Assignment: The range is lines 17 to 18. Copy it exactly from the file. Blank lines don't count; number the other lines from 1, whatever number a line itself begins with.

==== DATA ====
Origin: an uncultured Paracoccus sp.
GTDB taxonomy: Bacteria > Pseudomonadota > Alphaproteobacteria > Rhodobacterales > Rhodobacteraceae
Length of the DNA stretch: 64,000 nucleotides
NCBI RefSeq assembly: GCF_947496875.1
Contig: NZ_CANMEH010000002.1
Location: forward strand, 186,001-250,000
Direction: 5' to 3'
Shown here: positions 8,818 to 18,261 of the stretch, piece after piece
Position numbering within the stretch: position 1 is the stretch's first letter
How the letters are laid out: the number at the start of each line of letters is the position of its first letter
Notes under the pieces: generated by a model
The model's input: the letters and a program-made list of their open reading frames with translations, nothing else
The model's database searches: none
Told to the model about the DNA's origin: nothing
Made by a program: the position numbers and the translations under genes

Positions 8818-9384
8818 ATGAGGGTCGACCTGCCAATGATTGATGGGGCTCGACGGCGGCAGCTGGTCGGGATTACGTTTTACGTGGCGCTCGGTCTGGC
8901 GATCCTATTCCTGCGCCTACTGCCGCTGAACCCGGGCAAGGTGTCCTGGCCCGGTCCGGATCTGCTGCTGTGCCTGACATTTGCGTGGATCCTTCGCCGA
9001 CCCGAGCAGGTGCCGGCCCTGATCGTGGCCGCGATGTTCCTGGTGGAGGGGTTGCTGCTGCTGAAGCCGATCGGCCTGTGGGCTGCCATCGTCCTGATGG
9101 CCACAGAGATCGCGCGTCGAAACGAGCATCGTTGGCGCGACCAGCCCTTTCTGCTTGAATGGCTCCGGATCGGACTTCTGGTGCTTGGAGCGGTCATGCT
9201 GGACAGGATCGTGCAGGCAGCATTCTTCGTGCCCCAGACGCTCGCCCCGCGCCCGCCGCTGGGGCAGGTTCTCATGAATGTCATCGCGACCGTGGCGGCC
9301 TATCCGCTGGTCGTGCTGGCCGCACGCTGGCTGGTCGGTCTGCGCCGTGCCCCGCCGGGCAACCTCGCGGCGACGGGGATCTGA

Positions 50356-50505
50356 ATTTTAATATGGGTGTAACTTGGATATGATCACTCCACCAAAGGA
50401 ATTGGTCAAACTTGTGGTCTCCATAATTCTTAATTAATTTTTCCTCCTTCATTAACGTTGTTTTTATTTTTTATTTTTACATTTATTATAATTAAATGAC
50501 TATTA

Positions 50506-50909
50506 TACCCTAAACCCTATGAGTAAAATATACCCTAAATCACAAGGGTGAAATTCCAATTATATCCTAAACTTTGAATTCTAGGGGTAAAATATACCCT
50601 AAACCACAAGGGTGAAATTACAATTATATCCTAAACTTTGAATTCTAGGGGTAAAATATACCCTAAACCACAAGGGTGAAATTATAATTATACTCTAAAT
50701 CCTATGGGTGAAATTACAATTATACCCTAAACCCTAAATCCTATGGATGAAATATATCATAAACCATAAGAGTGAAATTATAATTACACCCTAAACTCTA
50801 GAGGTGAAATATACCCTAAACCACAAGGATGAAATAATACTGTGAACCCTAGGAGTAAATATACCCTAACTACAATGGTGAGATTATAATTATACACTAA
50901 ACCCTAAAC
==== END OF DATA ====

8818 ATGAGGGTCGACCTGCCAATGATTGATGGGGCTCGACGGCGGCAGCTGGTCGGGATTACGTTTTACGTGGCGCTCGGTCTGGC
8901 GATCCTATTCCTGCGCCTACTGCCGCTGAACCCGGGCAAGGTGTCCTGGCCCGGTCCGGATCTGCTGCTGTGCCTGACATTTGCGTGGATCCTTCGCCGA